Over the last few years, I’ve had a couple of attempts at learning about the various Microsoft SharePoint products and technologies but I’ve never really had the chance to implement SharePoint for a customer. Recently though, I’ve had the opportunity to get involved with some work around Microsoft Office SharePoint Server (MOSS) 2007 (which replaces SharePoint Portal Server 2003) but unfortunately, much of this work is commercially sensitive so I can’t really write much about it here. One thing I can write about is that in the course of this work I learned that my long-time colleague Andy May has a blog with lots of useful information about SharePoint products and services (I should probably point out that the Andy May that I work with shouldn’t be confused with Andrew May, who works at Microsoft and writes about SharePoint).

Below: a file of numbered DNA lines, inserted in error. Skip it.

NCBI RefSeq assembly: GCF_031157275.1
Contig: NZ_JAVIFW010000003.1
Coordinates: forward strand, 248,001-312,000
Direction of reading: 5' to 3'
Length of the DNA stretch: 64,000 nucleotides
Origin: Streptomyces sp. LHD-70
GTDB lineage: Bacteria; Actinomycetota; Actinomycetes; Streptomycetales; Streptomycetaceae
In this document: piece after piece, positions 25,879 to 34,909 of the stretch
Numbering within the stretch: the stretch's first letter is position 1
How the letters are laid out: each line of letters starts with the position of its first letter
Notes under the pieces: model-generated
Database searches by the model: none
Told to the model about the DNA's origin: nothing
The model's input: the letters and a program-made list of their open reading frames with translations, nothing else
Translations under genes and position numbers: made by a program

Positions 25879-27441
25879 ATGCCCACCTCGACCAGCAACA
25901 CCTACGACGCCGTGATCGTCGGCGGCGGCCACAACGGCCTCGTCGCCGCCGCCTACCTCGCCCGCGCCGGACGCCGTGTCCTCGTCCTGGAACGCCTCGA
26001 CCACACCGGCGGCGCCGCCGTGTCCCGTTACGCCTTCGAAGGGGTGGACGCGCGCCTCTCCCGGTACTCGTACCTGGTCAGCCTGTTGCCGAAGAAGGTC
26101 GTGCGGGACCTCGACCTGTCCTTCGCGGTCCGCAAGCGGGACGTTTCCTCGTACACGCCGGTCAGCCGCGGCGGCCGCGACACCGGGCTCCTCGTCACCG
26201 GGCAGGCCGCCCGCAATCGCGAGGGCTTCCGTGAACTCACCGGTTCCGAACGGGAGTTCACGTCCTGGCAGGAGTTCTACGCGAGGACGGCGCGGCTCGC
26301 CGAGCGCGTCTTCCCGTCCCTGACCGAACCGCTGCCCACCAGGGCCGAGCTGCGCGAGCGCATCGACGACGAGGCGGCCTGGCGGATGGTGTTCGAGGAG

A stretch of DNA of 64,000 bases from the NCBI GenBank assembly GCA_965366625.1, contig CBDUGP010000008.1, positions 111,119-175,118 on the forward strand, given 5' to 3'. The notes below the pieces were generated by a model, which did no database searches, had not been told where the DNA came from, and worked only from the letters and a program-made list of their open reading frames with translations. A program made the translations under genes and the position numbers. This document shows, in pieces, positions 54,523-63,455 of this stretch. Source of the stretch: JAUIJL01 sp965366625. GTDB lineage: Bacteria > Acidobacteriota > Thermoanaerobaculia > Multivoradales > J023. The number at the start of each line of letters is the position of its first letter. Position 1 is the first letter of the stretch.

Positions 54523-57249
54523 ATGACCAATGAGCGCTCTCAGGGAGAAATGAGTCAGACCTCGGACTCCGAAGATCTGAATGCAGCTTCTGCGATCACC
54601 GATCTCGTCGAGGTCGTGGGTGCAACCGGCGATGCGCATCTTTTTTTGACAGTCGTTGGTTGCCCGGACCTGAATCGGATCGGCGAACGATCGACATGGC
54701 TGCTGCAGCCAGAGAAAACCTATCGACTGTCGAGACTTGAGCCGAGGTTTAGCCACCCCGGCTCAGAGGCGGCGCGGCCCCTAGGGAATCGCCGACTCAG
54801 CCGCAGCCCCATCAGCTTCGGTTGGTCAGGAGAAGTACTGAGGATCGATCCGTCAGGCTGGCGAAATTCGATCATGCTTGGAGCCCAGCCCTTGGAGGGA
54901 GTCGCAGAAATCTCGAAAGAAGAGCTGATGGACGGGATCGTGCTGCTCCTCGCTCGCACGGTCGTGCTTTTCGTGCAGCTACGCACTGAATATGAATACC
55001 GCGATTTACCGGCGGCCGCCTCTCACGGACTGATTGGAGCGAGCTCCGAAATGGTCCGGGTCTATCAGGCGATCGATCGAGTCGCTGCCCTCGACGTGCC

I’ve found Andy’s posts on WSS and MOSS client access licenses and feature differences between [Windows SharePoint Services] WSS and MOSS 2007 particularly useful as I’ve attempted to cut through the differences between WSS and MOSS (which is just as complex as it was with previous versions of WSS/SharePoint Team Services and SharePoint Portal Server). Microsoft has a description of the relationship between the various SharePoint products and technologies but the diagram Andy uses (from Mart Muller) makes it all a little clearer.